SACRAMENTO (CBS13) — Some state lawmakers are now considering a ban on using the SAT and other standardized college entrance exams in California schools. The move comes just days after a nationwide college admission scandal that netted dozens of arrests, including some celebrities.

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Taking the SAT can be pretty stressful for students applying to college. Assemblyman Kevin McCarty (D-Sacramento) is among those who think California’s universities should stop using these types of standardized tests for admissions.

“You know what we should think about doing is just scrapping the whole thing and focusing on just the old fashion way, your grades in your class, your application, which looks at your extracurricular activities,” McCarty said.

The SAT was created by the College Board in 1926.

McCarty said the recent college admissions cheating indictments have brought new scrutiny on parents and students gaming the system, like claiming a learning disability to get extra time or paying someone else to take the test.

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“People with access can buy a better score. I think this scandal shines a spotlight on the whole issue of the testing industry,” McCarty said.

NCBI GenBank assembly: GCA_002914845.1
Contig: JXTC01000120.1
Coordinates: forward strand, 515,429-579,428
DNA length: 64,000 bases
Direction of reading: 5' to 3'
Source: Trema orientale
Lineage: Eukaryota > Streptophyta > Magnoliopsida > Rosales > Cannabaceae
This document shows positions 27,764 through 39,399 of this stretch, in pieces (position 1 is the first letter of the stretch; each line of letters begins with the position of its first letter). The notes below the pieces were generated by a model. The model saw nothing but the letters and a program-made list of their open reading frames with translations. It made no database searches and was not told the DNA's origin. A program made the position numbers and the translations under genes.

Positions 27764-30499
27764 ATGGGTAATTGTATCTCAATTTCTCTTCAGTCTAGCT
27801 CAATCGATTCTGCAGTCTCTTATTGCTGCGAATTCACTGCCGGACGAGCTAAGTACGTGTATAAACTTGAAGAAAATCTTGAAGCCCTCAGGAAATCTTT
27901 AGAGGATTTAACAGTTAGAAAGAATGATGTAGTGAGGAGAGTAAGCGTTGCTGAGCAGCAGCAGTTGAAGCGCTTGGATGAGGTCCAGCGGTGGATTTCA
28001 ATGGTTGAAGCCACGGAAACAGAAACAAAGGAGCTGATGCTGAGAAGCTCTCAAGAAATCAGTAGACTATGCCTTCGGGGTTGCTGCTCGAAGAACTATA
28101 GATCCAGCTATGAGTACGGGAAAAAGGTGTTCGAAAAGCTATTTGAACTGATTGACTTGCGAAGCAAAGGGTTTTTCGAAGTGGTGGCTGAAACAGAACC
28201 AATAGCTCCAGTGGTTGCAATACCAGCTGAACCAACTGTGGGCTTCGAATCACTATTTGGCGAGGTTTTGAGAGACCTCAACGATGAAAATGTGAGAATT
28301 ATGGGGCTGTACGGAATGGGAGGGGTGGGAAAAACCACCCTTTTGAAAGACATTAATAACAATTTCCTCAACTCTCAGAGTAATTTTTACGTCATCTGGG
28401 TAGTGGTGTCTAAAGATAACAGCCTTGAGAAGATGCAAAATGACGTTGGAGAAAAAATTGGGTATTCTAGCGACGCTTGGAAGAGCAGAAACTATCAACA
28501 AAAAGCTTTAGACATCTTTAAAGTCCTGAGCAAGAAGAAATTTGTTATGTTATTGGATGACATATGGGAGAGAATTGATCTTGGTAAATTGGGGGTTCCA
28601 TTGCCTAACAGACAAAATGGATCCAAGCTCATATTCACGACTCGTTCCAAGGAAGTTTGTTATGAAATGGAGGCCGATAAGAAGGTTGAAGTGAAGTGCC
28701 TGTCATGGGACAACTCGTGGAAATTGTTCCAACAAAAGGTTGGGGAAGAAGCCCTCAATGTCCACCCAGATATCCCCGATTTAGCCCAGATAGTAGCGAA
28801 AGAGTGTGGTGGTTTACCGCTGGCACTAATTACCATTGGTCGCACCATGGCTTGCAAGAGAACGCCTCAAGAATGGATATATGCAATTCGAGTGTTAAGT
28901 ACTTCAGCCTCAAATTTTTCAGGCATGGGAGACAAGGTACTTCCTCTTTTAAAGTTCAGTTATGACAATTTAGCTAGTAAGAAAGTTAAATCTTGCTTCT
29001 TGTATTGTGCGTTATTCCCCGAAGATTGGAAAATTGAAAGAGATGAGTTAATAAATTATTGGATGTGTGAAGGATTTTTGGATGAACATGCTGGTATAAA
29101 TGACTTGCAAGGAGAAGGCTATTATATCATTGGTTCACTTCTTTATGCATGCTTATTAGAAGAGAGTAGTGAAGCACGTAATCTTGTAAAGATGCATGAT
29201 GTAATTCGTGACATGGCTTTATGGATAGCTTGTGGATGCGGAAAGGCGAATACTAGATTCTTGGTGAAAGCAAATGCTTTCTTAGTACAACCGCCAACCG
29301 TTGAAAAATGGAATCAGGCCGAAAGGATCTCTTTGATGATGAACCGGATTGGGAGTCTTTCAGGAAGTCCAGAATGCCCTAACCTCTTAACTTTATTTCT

Not everyone favors eliminating the SAT. Jed Harris is a test prep instructor who says entrance exams help colleges compare students on an equal level.

“It’s the only way to really assess academic competence and hold everyone to the same standard, judge them all by the same yardstick is to have one testing metric and that’s the SAT,” Harris said.

The University of California currently considers 13 other factors for admissions including rank in their high school class, life experiences, and special talents.

  1. August West says:

    Don’t ban the SAT. Just ban time accommodations and allow the colleges to consider an application in light of the disability. I’m sure UC Berkeley would consider a score of 1300 from someone who submitted a doctor’s note stating he/she has ADHD and anxiety as nearly as good as a score of 1600 from someone not so afflicted.

    Alternatively, go back to identifying how many minutes a student was given for each exam. Surely colleges will understand why the accommodation was given.

    The standardized exam is meant to control for differences in high school rigor, for grade inflation, and for the buying of letters of recommendation at private schools. For all it’s faults, it is the last best way to keep some semblance of a level playing field.

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